In recent years, there have been quite a few exciting developments in the field of medicine, which have included such things as medical implants which can deliver drugs, and even tiny medimachines which can navigate the human bloodstream. But as it turns out, flexible skin-mounted electronic patches might also be the way of the future.
Much like a temporary tattoo, these devices will be slapped on a patient’s skin and be able to monitor their vitals and attend to their medical needs remotely, sending information to either a portable computer, server, or even their doctor’s office. Combined with a specialized implant that delivers drugs, we could be looking at a future where truly hands-free medical technology is available.
Such a concept was unveiled a little over a year ago at the University of Illinois, where researchers were working to develop what they called the “smart skin” patch. Paper thin, flexible, and virtually transparent, the device platform includes electronic components, medical diagnostics, communications, and human-machine interfacing on a patch so thin and durable it can be mounted to skin much like a temporary tattoo.
According to John A. Rogers, an engineering professor at Illinois University, his team “threw everything in our bag of tricks onto that platform”, including LEDs, transistors, wireless antennas, sensors, and conductive coils and solar cells, just to demonstrate that it could work. The current design features such as EEG and EMG sensors that track nerves and muscles, something that tends to be limited to a lab given the number of electrodes and wires involved. And the patch itself, mounted on a thin sheet of water-soluble plastic before being laminated to skin with water, can be applied not only like a temporary tattoo, but even on top of a temporary tattoo to help conceal it.
But the real accomplishment here, according to engineering professor Yonghang Huang, whose group was charged with mechanics and materials questions, is the blurring of electronics and biology. “All established forms of electronics are hard, rigid,” he said. “Biology is soft, elastic. It’s two different worlds. This is a way to truly integrate them.” The next step for Rogers and his team is commercialization, which they are already trying to do through his own device company, mc10. The researchers hope to soon add Wi-Fi capability in subsequent models, giving it the ability to communicate with remote servers and computers.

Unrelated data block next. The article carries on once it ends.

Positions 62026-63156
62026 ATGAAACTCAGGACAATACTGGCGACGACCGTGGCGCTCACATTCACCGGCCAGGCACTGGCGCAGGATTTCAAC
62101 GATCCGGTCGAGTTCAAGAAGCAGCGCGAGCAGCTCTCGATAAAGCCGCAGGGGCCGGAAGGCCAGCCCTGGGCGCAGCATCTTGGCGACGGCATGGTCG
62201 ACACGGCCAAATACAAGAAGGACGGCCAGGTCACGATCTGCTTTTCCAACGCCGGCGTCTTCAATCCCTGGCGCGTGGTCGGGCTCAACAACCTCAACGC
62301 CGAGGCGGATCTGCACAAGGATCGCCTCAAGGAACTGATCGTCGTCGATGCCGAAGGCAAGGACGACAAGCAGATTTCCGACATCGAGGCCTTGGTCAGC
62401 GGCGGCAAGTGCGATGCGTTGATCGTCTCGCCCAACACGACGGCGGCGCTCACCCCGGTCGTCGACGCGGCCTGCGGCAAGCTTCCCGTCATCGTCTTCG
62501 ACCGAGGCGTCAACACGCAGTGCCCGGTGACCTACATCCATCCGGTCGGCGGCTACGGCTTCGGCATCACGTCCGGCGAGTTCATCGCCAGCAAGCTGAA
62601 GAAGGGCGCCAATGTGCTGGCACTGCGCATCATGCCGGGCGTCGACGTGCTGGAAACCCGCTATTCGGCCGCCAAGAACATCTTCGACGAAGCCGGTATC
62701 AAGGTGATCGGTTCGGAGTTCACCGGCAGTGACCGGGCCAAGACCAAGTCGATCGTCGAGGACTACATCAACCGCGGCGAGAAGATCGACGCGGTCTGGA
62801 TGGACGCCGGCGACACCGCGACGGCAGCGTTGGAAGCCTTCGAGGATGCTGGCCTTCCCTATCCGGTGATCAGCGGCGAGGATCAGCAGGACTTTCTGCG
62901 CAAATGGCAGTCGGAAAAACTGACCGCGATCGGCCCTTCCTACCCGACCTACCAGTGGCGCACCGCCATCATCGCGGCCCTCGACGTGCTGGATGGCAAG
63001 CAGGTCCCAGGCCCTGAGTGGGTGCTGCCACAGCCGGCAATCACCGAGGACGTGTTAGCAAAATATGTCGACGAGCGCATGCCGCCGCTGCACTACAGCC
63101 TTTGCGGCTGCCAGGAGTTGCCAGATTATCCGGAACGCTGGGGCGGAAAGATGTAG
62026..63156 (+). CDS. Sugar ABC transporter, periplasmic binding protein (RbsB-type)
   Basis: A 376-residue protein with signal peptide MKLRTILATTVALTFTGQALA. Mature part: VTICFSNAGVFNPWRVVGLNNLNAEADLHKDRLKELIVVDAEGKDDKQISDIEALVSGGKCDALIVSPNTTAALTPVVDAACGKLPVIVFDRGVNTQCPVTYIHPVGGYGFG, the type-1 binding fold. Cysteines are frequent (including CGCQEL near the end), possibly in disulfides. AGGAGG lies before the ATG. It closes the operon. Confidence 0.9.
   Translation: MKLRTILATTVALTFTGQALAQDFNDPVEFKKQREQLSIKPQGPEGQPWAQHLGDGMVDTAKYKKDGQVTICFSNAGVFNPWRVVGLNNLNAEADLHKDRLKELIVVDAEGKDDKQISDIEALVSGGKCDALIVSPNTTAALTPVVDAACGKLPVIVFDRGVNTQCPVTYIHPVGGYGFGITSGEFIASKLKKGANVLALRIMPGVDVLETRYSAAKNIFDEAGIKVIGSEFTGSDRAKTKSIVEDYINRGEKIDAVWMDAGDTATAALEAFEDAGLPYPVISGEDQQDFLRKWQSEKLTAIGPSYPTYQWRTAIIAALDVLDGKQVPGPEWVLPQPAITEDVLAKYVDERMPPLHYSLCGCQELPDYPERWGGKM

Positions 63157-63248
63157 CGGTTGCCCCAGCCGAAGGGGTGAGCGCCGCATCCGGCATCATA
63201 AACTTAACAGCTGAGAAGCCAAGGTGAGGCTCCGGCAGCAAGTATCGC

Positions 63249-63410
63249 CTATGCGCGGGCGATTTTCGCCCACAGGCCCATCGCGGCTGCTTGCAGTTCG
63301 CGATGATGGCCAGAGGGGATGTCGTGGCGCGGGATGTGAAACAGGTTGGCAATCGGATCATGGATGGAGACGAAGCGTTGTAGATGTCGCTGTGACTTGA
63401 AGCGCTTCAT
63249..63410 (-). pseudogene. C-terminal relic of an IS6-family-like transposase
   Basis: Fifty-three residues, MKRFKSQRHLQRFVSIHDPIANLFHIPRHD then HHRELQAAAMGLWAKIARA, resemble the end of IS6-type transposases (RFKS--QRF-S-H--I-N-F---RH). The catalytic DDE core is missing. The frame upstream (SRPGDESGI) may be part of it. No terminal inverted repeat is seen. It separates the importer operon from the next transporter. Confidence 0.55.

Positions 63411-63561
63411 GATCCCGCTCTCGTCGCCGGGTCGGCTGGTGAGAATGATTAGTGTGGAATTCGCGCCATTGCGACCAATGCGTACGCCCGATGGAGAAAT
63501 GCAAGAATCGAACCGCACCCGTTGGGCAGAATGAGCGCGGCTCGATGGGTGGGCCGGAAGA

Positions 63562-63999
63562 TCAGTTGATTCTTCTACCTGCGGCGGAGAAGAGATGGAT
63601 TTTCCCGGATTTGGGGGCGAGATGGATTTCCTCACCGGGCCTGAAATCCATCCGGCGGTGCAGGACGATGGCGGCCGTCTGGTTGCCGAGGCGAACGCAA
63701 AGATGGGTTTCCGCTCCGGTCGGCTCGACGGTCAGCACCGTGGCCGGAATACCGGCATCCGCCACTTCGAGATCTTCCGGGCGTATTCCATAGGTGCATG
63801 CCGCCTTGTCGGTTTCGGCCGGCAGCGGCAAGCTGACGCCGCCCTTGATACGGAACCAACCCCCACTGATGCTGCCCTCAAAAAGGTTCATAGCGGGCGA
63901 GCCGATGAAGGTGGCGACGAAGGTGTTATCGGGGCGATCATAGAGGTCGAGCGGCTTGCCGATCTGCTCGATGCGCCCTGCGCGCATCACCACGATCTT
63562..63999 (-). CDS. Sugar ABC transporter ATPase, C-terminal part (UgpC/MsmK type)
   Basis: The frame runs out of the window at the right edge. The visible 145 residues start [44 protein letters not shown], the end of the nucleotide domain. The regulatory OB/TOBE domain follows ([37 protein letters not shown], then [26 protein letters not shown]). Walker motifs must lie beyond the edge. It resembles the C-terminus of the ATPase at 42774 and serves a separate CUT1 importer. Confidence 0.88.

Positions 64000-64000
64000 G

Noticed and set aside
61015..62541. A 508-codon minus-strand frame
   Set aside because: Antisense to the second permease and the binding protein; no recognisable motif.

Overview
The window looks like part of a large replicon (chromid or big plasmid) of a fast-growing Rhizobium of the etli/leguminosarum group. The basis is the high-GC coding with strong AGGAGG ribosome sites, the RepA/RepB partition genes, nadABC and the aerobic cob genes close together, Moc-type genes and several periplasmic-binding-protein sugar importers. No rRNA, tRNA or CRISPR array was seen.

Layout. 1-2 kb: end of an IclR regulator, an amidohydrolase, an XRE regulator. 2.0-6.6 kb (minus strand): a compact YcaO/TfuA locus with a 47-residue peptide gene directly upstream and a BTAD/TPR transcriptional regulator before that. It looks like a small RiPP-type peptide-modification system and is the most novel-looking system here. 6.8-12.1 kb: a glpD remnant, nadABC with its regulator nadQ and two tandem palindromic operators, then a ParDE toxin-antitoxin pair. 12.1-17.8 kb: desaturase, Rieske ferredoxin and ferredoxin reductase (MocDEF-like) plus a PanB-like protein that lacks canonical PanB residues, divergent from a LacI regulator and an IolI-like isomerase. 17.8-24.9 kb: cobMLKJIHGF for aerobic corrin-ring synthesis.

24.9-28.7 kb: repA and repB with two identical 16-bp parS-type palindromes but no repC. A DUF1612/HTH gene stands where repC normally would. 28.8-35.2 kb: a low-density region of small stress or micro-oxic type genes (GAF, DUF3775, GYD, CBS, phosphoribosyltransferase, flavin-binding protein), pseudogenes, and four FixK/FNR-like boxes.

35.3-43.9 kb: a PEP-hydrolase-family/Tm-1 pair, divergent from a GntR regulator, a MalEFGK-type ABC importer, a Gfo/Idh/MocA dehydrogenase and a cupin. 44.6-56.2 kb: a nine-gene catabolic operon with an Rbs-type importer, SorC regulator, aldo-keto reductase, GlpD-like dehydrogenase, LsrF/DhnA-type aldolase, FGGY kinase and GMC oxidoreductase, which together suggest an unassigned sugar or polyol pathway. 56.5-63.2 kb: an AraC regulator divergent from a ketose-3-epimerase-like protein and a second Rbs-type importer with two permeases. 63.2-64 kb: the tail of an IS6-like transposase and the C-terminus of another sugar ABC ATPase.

Naturally, the issue of privacy is a concern. If a patient’s medical information is being broadcast by a remote device, will it therefore be obtainable by hackers or third parties who might be interested? And if your medical information is being broadcast directly to a doctor’s office, might this be a potential basis for “Big Brother” bio-monitoring. But like with all medical technology, these devices won’t be available to patients without prior consent, in an attempt to ensure patient rights.
And for people who are suffering from life-threatening or degenerative conditions, it could mean the difference between life and death. Just think of it, terminally-ill patients, seniors or individuals with severe allergies are given this patch. The moment they begin to have a reaction, heart attack, or some other brush with death, EMT’s are notified without the need for calling 911.
But of course, the technology is still in it’s infancy and we can expect any such issues to be debated as it nears completion. In the meantime, it is exciting news just to see how far and fast the field of biotechnology has come in recent years!